Society needs to return to the same spirit of tolerance, intellectual, cultural and religious magnanimity that prevailed in the Indian sub-continent in the days of Sufi saints in order to nurture a society based on love and harmony that springs from mysticism and spirituality.
This was the consensus among speakers at the launch of Dr Kamran Ahmed’s book ‘The roots of religious tolerance in Pakistan and India’ held at the Arts Council on Friday evening.
Speaking as the keynote speaker, University of Karachi (KU) Pakistan Studies Department Chairman Dr Jaffer Ahmed classified the book as a must-read for college and university students and a book that must be made part of the curricula.
He said that seeing the conditions of extreme bigotry, hatred and militancy around us today, we find it hard to believe that there ever was religious tolerance in the sub-continent.
Dr Fouzia Saeed, sister of the author, social activist, and author of Taboo, said that we’d have to view our identity against the background of our culture.
Lamenting the present day air of acrimony and bigotry in society, noted journalist and intellectual Ghazi Salahuddin said that the concept of rational debate is totally non-existent in society today, and various groups just want to foist their views and beliefs on the more susceptible and vulnerable members of society.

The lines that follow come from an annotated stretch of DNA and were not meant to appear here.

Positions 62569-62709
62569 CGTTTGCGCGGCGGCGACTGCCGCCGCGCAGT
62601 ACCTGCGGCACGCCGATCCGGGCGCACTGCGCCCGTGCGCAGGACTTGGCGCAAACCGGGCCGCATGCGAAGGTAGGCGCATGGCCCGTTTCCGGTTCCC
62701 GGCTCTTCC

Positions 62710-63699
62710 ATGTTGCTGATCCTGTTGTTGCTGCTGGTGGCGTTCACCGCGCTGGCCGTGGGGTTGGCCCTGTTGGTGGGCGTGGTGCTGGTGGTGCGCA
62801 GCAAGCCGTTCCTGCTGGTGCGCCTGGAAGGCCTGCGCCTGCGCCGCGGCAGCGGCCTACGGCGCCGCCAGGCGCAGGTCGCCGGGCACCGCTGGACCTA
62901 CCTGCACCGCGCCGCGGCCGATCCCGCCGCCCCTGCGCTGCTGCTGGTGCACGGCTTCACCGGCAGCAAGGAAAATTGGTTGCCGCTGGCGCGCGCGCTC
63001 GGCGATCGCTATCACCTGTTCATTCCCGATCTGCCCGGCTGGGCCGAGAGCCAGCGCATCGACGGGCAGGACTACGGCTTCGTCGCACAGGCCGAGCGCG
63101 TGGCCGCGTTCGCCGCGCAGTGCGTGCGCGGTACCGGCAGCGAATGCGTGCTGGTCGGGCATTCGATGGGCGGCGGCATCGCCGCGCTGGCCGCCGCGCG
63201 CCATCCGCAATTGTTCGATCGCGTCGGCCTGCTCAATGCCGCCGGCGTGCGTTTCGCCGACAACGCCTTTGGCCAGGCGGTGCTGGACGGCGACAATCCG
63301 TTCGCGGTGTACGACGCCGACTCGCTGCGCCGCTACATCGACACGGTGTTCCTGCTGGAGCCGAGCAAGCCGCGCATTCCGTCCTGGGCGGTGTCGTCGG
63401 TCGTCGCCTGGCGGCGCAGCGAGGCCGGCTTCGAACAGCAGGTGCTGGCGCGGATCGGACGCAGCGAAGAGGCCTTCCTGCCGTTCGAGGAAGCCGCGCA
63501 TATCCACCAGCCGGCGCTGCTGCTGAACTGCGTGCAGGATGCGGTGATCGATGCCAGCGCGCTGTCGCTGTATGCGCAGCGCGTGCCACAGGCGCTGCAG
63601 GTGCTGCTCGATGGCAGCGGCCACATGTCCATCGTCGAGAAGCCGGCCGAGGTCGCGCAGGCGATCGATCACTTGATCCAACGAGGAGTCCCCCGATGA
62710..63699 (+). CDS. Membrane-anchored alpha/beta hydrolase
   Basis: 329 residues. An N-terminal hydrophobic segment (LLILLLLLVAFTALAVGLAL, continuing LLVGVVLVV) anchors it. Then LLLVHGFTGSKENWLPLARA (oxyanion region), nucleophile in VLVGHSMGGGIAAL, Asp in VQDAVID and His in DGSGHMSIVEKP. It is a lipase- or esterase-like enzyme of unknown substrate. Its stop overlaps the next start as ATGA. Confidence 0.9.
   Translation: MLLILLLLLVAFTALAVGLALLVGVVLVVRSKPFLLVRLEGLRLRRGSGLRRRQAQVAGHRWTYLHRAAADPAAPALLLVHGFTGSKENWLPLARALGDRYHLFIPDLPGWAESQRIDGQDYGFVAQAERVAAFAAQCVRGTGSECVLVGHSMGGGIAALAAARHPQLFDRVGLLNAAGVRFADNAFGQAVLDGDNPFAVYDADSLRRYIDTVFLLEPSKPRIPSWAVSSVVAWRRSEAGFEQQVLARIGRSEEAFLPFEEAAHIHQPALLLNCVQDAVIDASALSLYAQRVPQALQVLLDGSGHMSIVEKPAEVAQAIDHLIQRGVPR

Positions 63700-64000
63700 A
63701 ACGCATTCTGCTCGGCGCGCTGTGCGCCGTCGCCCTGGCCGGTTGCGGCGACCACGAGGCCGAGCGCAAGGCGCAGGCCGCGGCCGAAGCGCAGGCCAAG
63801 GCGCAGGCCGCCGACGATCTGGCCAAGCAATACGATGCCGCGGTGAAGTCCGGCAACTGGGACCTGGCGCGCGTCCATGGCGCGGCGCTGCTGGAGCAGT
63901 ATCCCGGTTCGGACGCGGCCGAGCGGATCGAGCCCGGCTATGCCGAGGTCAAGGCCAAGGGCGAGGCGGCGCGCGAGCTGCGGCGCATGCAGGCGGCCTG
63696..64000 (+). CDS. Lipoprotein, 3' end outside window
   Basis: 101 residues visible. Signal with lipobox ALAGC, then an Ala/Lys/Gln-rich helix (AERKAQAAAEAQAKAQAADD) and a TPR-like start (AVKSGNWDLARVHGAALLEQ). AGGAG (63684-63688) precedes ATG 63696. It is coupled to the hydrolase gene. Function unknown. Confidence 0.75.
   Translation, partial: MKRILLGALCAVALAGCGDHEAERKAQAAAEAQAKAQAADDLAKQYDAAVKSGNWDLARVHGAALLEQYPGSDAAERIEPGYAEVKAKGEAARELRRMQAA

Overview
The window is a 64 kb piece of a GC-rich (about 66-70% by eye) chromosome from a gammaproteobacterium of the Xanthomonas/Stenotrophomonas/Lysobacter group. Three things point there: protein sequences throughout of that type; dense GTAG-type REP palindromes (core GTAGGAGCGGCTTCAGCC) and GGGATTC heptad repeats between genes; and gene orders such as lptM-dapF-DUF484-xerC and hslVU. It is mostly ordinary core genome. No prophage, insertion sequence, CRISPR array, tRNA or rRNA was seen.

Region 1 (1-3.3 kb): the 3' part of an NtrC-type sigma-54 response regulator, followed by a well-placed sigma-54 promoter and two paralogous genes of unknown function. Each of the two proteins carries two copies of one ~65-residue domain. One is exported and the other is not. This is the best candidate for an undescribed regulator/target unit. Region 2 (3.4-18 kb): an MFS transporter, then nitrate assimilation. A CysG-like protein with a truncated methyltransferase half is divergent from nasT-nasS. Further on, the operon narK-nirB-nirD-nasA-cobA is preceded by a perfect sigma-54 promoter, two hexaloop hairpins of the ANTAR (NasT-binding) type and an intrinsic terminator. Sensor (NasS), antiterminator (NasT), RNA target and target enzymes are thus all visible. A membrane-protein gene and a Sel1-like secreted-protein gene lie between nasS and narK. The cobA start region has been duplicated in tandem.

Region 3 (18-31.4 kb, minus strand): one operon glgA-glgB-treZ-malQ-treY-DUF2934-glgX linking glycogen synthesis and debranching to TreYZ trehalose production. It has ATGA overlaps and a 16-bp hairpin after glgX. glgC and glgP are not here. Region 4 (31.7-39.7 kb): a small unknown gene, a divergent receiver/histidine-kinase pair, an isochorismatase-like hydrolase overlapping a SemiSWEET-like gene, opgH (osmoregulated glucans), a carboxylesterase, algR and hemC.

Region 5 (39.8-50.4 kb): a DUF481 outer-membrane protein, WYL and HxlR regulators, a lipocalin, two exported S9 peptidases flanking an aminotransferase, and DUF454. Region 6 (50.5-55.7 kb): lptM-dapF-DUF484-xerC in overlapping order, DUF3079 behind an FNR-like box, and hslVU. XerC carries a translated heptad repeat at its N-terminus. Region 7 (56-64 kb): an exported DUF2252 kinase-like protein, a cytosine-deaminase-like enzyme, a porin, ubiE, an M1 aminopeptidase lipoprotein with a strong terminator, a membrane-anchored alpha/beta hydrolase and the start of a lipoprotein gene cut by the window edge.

He referred to the recent “peace deal” in Swat, which he termed a surrender. Talking of the love, tolerance and harmony of yore that bound society in a bond of warmth and love, he said that the Heer-Ranjha legend was reflective of the nature and collective love of society.
Noted journalist Owais Toheed bemoaned the fact that the oneness which bound the sub-continent together had become a relic of the distant past. He said the love preached by Odero Lall and Sachal Sarmast, which transcended all barriers of worldly religions and bound society in a bond of mystic love, was not there any more.
Winding up, the author, Dr Kamran Ahmed narrated his experiences in Buddhist temples in Sri Lanka, with Islamic and Hindu groups. He advocated the pluralism of thinking and culture.
“We need to strengthen the roots of everyday spirituality,” he said.
[Book cover from http://tinyurl.com/cwdp3m]